The crinoid echinoderms are the only living echinoderms that may be stalked. Those commonly known as "sea lilies" retain a stalk thoughout their lives and are sessile (attached to the substrate); those known as "feather stars" (order Comatulida), such as Poliometra prolixa, retain a stalk through a post-larval pentacrinoid stage, but later lose the stalk and are able to move about. All living crinoids have flexible feather-like arms and show at at least some evidence of pentamerous (5-part) radial symmetry. The arms bear reproductive organs as well as extensions of the water vascular system that serve for food capture and respiration. Crinoids orient in life with the oral surface uppermost, away from the substrate; both mouth and anus are on the oral surface. (Messing and Dearborn 1990)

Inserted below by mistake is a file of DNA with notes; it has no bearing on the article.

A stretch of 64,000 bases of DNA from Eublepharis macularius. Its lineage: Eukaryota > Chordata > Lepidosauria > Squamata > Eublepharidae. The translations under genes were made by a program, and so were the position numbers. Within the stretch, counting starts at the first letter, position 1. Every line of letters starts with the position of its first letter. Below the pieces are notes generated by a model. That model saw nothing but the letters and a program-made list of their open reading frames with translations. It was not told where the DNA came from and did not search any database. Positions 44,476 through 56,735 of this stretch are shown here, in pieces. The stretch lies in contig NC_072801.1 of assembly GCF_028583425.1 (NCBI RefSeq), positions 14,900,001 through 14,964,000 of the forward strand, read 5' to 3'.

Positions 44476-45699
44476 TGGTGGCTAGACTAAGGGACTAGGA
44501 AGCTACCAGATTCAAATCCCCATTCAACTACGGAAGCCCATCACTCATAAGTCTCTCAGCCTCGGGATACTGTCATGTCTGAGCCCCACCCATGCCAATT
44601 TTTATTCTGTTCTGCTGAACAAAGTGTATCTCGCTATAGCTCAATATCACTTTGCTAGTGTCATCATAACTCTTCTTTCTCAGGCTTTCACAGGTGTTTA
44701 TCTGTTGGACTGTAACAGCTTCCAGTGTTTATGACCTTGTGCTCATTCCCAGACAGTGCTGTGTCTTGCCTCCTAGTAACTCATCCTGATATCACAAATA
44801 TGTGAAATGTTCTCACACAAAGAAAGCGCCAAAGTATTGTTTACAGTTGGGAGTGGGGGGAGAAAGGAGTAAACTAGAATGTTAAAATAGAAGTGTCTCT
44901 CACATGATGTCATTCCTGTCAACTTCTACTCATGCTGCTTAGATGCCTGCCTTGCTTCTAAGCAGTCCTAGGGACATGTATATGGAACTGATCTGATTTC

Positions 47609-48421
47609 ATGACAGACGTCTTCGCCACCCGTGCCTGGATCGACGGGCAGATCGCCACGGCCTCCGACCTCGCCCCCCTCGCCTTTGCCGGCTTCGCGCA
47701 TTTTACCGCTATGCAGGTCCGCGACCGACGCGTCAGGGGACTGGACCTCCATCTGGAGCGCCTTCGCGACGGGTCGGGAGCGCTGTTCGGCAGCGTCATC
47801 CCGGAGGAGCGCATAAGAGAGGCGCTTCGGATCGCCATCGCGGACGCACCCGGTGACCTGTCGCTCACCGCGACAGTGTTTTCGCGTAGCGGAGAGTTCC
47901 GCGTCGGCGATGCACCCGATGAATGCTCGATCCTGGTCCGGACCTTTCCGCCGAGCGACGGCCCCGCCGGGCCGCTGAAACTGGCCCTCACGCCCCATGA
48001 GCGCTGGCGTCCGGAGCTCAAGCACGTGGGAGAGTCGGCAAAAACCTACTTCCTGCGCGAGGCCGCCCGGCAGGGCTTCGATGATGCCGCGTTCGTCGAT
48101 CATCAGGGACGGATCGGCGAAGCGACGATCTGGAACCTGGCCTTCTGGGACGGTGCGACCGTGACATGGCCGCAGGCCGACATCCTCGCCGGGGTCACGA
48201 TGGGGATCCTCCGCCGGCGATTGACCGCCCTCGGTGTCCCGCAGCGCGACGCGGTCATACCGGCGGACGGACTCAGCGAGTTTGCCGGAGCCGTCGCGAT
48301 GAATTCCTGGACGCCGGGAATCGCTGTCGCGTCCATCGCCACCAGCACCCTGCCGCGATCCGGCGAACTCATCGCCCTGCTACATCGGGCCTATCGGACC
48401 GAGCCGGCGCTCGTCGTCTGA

Poliometra prolixa has brown to yellow arms, red to yellow pinnules (tiny side branches on the arms), and white cirri (flexible appendages with which the animal attaches to objects or the seabottom) (Clark 1970, cited in Messing and Dearborn 1990). This species has a northern distribution; it is unknown south of Greenland and reaches North America only off Baffin and Ellesmere Islands in the Canadian Arctic. Messing and Dearborn give the distribution of P. prolixa as: "East of the Taimyr Peninsula westward to Novaya Zemlya; Spitzbergen; Norway north of latitude 62 to 63°N westward along the Faeroe Ridge to northern Iceland; Greenland; Baffin Bay and Davis Straits." It occurs from 20 to 1960 meters at temperatures from -1.97 to +2.0°C. This species is found mainly in soft mud or clay, sometimes on mud with sand or gravel. (Messing and Dearborn 1990)
Hansson (1999) lists the distribution of P. prolixa as off Norway (Slope 61 to 62°); along and north of Wyville Thomsom Ridge; all but southern Iceland; eastern, southern, and western Greenland; Barents Sea; Spitsbergen; Kara Sea; Laptev Sea - Taimyr Peninsula.
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